13. De Petris S (1967) Ultrastructure of the cell wall of Escherichia coli and chemical nature of its constituent layers. J Ultrastruct Res 19:45–83PubMedCrossRefGoogle Scholar
  14. Devoe IW, Gilchrist JE (1973) Release of endotoxin in the form of cell wall blebs during in vitro growth of Neisseria meningitidis. J Exp Med 138:1156–1167PubMedCrossRefGoogle Scholar
  15. Farkas-Himsley H, Kormendy A, Jayawardene A (1971) Electron microscopy of Vibrio comma during vibriocin production. Cytobios 3:97–116Google Scholar
  16. Horstman AL, Kuehn MJ (2002) Bacterial surface association of heat-labile enterotoxin through lipopolysaccharide after secretion via the general secretory pathway. J Biol Chem 277:32538–32545PubMedCrossRefGoogle Scholar
  17. Kennedy JR, Richardson SH (1969) Fine structure of Vibrio cholerae during toxin production. J Bacteriol 100:1393–1401PubMedGoogle Scholar
  18. Knox KW, Vesk M, Work E (1966) Relation between excreted lipopolysaccharide complexes and surface structures of a lysine-limited culture of Escherichia coli. J Bacteriol 92:1206–1217PubMedGoogle Scholar
  19. Kuehn MJ, Kesty NC (2005) Bacterial outer membrane vesicles and the host-pathogen interaction. Genes Dev 19:2645–2655PubMedCrossRefGoogle Scholar
  20. Kushnarov VM (1971) Mikrobiologogie 40:918–923Google Scholar
  21. McBroom AJ, Johnson AP, Vemulapalli S, Kuehn MJ (2006) Outer membrane vesicle production by Escherichia coli is independent of membrane instability. J Bacteriol 188:5385–5392PubMedCrossRefGoogle Scholar
  22. Mug-Opstelten D, Witholt B (1978) Preferential release of new outer membrane fragments by exponentially growing Escherichia coli. Biochim Biophys Acta 508:287–295PubMedCrossRefGoogle Scholar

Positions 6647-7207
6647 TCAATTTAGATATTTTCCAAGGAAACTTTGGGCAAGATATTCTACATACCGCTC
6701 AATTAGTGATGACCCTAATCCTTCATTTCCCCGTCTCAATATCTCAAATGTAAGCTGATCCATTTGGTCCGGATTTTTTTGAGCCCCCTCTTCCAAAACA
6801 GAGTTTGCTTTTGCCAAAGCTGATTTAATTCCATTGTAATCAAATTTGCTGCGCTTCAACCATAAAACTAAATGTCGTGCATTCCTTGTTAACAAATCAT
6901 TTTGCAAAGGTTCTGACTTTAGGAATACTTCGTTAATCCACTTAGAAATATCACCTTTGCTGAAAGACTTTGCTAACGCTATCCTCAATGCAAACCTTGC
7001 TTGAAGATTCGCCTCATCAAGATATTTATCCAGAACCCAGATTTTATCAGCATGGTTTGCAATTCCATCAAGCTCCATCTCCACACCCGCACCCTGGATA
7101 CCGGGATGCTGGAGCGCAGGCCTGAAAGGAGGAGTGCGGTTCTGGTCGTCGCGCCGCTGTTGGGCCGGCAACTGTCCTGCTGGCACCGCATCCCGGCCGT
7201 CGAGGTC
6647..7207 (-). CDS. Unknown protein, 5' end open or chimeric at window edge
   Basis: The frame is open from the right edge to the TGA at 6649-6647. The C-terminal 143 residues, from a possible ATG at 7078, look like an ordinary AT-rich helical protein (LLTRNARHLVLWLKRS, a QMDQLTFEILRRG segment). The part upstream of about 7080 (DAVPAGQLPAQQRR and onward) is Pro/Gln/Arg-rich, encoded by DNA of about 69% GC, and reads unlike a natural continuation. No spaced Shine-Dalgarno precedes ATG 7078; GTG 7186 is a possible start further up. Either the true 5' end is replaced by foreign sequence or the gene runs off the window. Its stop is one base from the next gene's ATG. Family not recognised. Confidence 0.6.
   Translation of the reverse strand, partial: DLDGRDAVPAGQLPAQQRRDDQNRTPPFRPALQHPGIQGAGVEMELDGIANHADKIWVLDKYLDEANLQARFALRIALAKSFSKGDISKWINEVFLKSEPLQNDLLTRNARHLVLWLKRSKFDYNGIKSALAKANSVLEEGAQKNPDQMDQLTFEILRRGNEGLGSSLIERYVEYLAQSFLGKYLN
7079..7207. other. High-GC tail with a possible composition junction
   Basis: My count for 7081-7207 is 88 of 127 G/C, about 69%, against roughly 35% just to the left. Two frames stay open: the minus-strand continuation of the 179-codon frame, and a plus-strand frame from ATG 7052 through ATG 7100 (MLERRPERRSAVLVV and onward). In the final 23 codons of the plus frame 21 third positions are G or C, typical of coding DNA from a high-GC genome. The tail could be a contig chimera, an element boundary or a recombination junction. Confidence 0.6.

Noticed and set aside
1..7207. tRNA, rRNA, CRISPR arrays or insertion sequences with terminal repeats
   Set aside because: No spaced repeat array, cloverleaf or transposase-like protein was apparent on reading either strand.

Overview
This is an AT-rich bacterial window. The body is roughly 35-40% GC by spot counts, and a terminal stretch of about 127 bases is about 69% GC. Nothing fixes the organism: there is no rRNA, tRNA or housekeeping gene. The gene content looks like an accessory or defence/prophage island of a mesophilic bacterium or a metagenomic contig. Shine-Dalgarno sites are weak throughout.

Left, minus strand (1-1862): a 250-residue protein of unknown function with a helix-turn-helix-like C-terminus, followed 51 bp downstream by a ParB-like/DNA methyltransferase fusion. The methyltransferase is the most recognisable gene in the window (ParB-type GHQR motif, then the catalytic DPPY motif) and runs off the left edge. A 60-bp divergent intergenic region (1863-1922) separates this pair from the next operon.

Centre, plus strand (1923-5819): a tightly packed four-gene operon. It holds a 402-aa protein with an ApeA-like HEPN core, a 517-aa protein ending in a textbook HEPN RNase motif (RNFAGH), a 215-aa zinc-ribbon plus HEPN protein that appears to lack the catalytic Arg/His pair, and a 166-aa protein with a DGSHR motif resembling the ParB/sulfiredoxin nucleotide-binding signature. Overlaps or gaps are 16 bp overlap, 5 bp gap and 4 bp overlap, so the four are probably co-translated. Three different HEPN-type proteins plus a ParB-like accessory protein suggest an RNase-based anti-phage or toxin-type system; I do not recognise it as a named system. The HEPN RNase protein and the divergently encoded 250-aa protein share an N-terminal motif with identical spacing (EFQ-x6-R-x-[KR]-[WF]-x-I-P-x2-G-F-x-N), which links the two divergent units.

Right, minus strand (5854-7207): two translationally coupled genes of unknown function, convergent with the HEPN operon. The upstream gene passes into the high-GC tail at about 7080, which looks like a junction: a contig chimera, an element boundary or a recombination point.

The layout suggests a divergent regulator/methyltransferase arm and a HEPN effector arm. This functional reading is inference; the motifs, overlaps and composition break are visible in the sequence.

23. Palade GE (1961) The secretory process of the pancreatic cell. In: Boyd JD, Johnson FR, Lever JD (eds) Électron microscopy in anatomy. Arnold, LondonGoogle Scholar
  24. Pike RM, Chandler CH (1975) Partial purification and properties of somatic antigen spontaneously released from Vibrio cholerae. Infect Immun 12:187–192PubMedGoogle Scholar
  25. Work E, Denman RF (1953) The use of a bacterial culture fluid as a source of alpha-diaminopimelic acid. Biochim Biophys Acta 10:183PubMedCrossRefGoogle Scholar
  26. Work E, Knox KW, Vesk M (1966) The chemistry and electron microscopy of an extracellular lipopolysaccharide from Escherichia coli. Ann N Y Acad Sci 133:438–449PubMedCrossRefGoogle Scholar
  27. Yaganza ES, Rioux D, Simard M, Arul J, Tweddell RJ (2004) Ultrastructural alterations of Erwinia carotovora subsp. Atroseptica caused by treatment with aluminum chloride and sodium metabisulfite. Appl Environ Microbiol 70:6800–6808PubMedCrossRefGoogle Scholar
  28. Zhou L, Srisatjaluk R, Justus DE, Doyle RJ (1998) On the origin of membrane vesicles in gram-negative bacteria. FEMS Microbiol Lett 163:223–228PubMedCrossRefGoogle Scholar

Copyright information

© The Author(s) 2012

Authors and Affiliations

  1. 1.BiophysicsFormerly of Saha Institute of Nuclear PhysicsKolkataIndia
  2. 2.Molecular and Human Genetics DivisionIndian Institute of Chemical BiologyKolkataIndia

Personalised recommendations